Question: What should we include in the footer area of our e-mails?
Answer: Marketers often overlook this prime piece of e-mail real estate. In addition to the legally required physical address and opt-out information, your e-mail footer space can provide customers with important facts about your e-mail program, your company and your policies, such as:
The e-mail address the message was sent to. Because many people have more than one e-mail account, it is wise to include the address the message was sent to, as in, "This e-mail was sent to firstname.lastname@example.org." This makes troubleshooting opt-out problems much easier.
Why they are receiving the message. If you haven’t done it elsewhere in the mailing, you should include a statement about list origin, such as, "This mailing was sent to you because you asked for new product announcements from Company X." This helps remind the customer what he or she signed up for, and from whom.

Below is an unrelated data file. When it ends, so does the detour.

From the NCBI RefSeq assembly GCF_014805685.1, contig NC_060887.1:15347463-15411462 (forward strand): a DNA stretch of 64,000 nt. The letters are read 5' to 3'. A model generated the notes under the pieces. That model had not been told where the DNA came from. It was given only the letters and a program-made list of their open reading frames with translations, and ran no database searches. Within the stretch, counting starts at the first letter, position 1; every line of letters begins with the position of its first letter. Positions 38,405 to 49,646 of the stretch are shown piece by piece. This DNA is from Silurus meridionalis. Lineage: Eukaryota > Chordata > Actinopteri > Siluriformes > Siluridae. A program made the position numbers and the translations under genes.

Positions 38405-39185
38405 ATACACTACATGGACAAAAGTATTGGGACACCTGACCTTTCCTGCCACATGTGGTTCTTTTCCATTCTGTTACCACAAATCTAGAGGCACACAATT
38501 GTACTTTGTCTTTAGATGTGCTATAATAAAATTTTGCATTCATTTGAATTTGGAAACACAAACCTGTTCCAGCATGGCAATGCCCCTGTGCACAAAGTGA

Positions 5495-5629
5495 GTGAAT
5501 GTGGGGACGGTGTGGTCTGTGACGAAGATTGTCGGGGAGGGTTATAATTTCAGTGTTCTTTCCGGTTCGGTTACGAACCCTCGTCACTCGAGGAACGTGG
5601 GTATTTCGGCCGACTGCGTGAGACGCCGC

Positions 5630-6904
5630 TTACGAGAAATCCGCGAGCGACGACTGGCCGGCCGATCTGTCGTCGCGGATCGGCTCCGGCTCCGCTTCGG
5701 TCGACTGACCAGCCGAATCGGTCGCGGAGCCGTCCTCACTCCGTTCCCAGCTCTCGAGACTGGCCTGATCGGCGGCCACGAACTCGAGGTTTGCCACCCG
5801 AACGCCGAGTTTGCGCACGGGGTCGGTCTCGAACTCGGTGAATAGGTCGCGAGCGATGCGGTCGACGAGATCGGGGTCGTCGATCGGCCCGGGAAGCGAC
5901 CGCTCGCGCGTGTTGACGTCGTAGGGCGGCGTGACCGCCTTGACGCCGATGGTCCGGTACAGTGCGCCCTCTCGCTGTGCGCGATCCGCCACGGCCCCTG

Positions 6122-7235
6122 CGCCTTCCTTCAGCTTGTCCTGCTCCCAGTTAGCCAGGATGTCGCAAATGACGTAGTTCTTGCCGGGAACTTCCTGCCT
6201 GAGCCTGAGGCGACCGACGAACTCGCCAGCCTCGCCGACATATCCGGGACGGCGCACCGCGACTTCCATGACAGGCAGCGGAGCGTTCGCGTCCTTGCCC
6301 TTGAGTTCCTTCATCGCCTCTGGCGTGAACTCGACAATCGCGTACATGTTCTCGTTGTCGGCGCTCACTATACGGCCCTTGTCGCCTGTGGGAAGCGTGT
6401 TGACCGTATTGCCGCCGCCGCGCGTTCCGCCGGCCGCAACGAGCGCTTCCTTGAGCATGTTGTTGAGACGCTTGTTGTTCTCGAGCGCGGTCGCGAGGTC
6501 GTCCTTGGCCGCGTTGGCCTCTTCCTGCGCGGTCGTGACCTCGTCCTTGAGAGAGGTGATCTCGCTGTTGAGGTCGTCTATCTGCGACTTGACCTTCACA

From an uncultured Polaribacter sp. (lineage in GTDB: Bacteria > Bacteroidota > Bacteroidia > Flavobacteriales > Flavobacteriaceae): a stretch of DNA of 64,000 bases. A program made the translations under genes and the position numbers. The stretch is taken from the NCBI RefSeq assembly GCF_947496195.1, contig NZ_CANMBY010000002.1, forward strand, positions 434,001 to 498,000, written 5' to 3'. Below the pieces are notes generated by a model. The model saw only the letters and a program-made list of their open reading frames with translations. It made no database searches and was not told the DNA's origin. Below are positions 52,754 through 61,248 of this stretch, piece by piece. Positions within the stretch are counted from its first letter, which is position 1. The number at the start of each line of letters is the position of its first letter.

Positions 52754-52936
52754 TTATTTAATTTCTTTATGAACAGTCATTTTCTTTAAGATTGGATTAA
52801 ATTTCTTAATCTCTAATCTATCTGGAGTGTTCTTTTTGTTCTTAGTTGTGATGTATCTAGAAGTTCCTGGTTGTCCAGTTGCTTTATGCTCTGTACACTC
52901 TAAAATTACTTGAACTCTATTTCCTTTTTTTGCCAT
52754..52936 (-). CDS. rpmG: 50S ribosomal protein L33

Customer service contact information. Provide an e-mail address, call center or both. Remember to note hours of operation. You might also include the contact information for the customer’s account rep.
Copyright statement. Nearly every company Web site has a copyright statement in the footer, but a surprisingly large number of e-mails from those same companies lack copyright labeling.
Trademark. The most conservative companies also like to identify their proprietary marks in every document. Check with your legal department to see if this is a practice you might want to adopt.
One thing you never want to put in your footer is a statement about how well you comply with CAN-SPAM. Not only does it sound a bit self-serving, but ironically, it may actually increase your chances of getting filtered as spam.
Elaine O’Gorman is VP-strategy at Silverpop. She can be reached at email@example.com.